Kremer’s Corner: How to write a book and not look stupid

Kremer’s Corner: How to write a book and not look stupid

These days there are so many books being written about politics that your head could spin. I don’t know anybody who reads a lot of them, but there are people out there who are fanatical readers.  One book that is garnering lots of attention is one written by South Dakota Gov. Kristi Noem.

In her book she speaks freely about killing her hunting dog and also about shooting a goat that was bothering her for some unexplained reason. When the book’s contents were reported by the media, there was an immediate uproar from animal lovers and the general public. Why would any public figure reveal that she shot a dog because he was acting out or was not trainable?

It seems that the governor, who is auditioning to be President Trump’s running mate, wanted to show him that she was a decisive person and wasn’t afraid to kill an animal that had disrupted her hunting outing for some privileged friends. Gov. Noem’s revelations have created a constant flow of media stories and each day she has a new excuse as to why she shot her “annoying dog.”

The Noem publishing effort and the many follow-up stories are a good example of the pitfalls of writing a book without any consideration about what the consequences are of revealing negative things about events that occurred during your life. There is no doubt that every author wants their book to be noticed and possibly quoted, but if you write things that may upset the outside world, you are asking for trouble. There is also another danger when you rush to get your book published just to please some high-profile player such as Mr. Trump.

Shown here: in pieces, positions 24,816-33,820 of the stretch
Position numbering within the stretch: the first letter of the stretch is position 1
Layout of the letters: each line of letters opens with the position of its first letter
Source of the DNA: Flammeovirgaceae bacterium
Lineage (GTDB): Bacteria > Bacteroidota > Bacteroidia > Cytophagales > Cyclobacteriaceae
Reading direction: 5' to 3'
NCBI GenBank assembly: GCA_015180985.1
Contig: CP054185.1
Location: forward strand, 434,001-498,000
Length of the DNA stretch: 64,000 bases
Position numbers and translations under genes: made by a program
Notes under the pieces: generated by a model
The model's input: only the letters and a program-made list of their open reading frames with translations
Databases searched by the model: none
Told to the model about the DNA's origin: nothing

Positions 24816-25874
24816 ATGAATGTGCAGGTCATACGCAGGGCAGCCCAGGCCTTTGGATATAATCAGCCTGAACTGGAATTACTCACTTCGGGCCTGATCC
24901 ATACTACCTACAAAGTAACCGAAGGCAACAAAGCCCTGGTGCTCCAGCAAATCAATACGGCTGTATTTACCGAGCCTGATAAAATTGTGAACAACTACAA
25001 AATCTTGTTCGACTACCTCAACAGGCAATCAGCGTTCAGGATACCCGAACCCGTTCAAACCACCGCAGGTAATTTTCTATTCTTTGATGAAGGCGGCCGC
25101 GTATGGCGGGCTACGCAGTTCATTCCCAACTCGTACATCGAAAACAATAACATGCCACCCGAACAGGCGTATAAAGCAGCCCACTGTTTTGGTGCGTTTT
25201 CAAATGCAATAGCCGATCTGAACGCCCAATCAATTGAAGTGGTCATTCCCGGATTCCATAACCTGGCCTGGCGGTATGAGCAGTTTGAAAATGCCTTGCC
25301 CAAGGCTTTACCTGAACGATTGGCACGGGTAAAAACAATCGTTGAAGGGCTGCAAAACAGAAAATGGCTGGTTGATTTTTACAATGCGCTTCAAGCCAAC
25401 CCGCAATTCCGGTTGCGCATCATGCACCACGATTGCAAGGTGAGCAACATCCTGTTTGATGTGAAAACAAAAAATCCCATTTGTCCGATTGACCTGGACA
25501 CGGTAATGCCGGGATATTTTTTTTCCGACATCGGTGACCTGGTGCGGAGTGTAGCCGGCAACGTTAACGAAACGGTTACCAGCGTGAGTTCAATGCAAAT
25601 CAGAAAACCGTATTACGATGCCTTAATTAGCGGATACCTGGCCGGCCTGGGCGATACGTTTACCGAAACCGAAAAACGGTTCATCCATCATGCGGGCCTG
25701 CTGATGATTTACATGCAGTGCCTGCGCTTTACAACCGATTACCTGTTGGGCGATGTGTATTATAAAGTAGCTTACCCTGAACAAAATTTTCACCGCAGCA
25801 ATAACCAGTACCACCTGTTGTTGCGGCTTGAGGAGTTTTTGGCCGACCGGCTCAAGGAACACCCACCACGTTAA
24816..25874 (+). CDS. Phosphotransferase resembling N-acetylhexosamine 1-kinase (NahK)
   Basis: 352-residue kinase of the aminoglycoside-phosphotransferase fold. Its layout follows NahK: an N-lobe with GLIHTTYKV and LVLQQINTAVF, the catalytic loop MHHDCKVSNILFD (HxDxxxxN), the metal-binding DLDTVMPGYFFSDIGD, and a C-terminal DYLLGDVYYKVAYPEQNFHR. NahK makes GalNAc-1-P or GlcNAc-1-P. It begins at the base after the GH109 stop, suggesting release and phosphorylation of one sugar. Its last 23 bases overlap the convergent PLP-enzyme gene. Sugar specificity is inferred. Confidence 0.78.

Which brings me to a discussion about the first book I wrote titled “Winning Albany, Untold Stories About the Famous and Not So Famous.”  Unlike Gov. Noem, who was anxious to get her story out, it took me two years to get my book written and published. What took so long? First of all, unless you have a ghost writer and a major publisher, it takes time to collect your thoughts and decide what you want to talk about and what you think is relevant to your story.

When you self-publish as I did, you start out by searching for a company that has experience in helping people tell their story and get it out in the public domain. Once I finished the book, I thought that my masterpiece could be in print in a matter of one or two months. Within a few short weeks after my draft was in the hands of the publisher, it was sent back to me looking like one of my old high school term papers, full of red marks and comments.

The writer who reviews your manuscript raises multiple issues and asks for photographs of the people who were mentioned. As many of them were dead, getting their pictures was a great challenge and took time. I succeeded in getting a number of photos from the families of the deceased so that helped move the process along.

The next challenge is the artwork. What kind of cover would you like? Who or what should be featured on the cover? Did you write the summary to be used on the inside flap at the back of the book? And lastly, what is your title of the book? The real killer is choosing a title. Your publisher wants a title that will attract readers. To get the right title I asked at least six people, including my wife Suzan, for their opinions about the best title before it was agreed upon.

I have walked you through the trauma of writing a book and self-publishing, which means you are involved in each and every detail of getting your story told and you have plenty of time to think about what is appropriate in your book. Gov. Noem didn’t have to do any of these things. She was in a rush to tell her story and had a publisher anxious to get the book in print. She would have been better off to do it like I did. That way you don’t tell stories that make you look so stupid.

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